Film crew explores quarter-life crisis
Seven second-year SAIT film and video production students are putting together a documentary to bring awareness to the very real dilemma many young people are faced with; a quarter-life crisis.
The crew is looking for people to share personal stories that might help other young people struggling to find direction in their lives.
SAIT counselor and registered psychologist Danica Heidebrecht said typical symptoms of a quarter-life crisis, or “transition” as she calls it include exploring new romantic relationships, learning more about who one is and wants to be, exploring new career paths and experimenting with new things and being curious of new opportunities
Heidebrecht also said experiencing a quarter-life crisis can often feel intense, difficult and rattling. People can feel overwhelmed and lack a sense of direction.
Camera operator and cinematographer of the film, tentatively titled (So You’re a Quarter Dead,) Ranjene Mazumdar came up with the concept for the documentary from observing changes in her circle of friends and herself around a certain age.
After struggling with different aspects of her own life, including relationships, career and school, Mazumdar did some research and discovered the quarter-life crisis. She’s since made it her mission to let others know.
“We’re trying to make a documentary that isn’t just talking heads, we want to really resonate with people emotionally,” Mazumdar said.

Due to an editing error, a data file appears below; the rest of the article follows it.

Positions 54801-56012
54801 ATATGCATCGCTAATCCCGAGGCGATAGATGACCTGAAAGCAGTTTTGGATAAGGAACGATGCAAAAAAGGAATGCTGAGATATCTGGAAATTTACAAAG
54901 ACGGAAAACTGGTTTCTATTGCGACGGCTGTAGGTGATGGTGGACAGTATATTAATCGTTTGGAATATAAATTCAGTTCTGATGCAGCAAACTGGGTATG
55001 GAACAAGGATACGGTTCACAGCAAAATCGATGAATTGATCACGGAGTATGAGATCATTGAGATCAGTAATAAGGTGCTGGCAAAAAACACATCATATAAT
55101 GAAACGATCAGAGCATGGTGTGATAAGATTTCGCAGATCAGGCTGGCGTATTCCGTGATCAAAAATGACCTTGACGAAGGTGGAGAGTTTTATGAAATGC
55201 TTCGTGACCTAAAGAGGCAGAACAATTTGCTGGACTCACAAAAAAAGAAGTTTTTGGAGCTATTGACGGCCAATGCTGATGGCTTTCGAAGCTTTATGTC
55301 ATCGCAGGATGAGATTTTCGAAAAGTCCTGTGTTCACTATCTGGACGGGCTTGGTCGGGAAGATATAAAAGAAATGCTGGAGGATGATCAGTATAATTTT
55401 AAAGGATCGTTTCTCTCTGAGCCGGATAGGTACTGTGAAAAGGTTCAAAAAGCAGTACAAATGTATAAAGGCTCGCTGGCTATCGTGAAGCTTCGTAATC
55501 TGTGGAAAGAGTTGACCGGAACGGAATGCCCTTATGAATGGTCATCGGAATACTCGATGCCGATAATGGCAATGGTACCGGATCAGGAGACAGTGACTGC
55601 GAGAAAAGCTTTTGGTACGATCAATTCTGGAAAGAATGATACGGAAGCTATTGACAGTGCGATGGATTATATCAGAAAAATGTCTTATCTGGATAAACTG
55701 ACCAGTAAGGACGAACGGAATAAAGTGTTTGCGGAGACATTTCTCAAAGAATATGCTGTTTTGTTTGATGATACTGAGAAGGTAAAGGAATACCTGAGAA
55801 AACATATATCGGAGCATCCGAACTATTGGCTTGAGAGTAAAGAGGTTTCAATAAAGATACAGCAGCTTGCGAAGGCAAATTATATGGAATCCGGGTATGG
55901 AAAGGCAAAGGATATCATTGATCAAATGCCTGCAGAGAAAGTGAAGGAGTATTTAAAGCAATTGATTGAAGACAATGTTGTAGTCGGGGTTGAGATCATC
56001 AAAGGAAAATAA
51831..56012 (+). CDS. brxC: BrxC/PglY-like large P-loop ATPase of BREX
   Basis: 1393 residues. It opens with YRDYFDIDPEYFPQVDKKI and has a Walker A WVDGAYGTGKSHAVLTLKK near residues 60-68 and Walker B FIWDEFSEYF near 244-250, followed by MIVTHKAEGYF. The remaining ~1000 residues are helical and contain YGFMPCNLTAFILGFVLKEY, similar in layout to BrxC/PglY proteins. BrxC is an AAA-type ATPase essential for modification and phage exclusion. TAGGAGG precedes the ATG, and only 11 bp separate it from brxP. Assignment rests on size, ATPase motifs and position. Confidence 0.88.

After pitching the concept to her class she was approached by several classmates who seemed to fit the mold.
“People came to me later and were saying, ‘I totally feel that,’” she said.
Mazumdar said the typical quarter-life crisis happens around 20–35 years old. With the majority of SAIT students in that age range, the crew hopes students will be willing to come forward with their stories for the documentary.
“We really want people to be candid and honest on camera,” Mazumdar said.
Producer Stephen Sander felt a quarter-life crisis creeping up on him after taking a year off after high school. Sander went back to school a year later, however, and admitted he felt that helped to detract the quarter-life crisis from completely setting in.
“I tried to make the most of being young, instead of getting to the stage of trying to play catch up,” said Sander.
Sander said some of his friends show clear signs of going through a quarter-life crisis. He gave the example of a friend who seems to be struggling to find a direction after graduating high school.
“It’s almost like he can’t accept that he’s moving into a different phase of his life,” he said.
Through working on the documentary, Sander feels he’s learned a lot already and thinks people who watch the finished product will feel the same.
“It’s been a lot of fun,” he said, “and a great learning experience.”
The documentary is being filmed in various locations around the city, including the Calgary airport.
“Travel is often times a component of quarter-life crisis and can also be used as a metaphor for escaping,” Mazumdar said.
SAIT offers a workshop called STEP into SAIT, designed to help students with their transition to post-secondary and can benefit young adult students choosing their career.
The workshop is designed to help provide students with tools and information to help them succeed.
If you have experienced a quarter-life crisis and want to share your story, contact director Mackenzie Lawrence, at mackenzieAlawrence@gmail.com.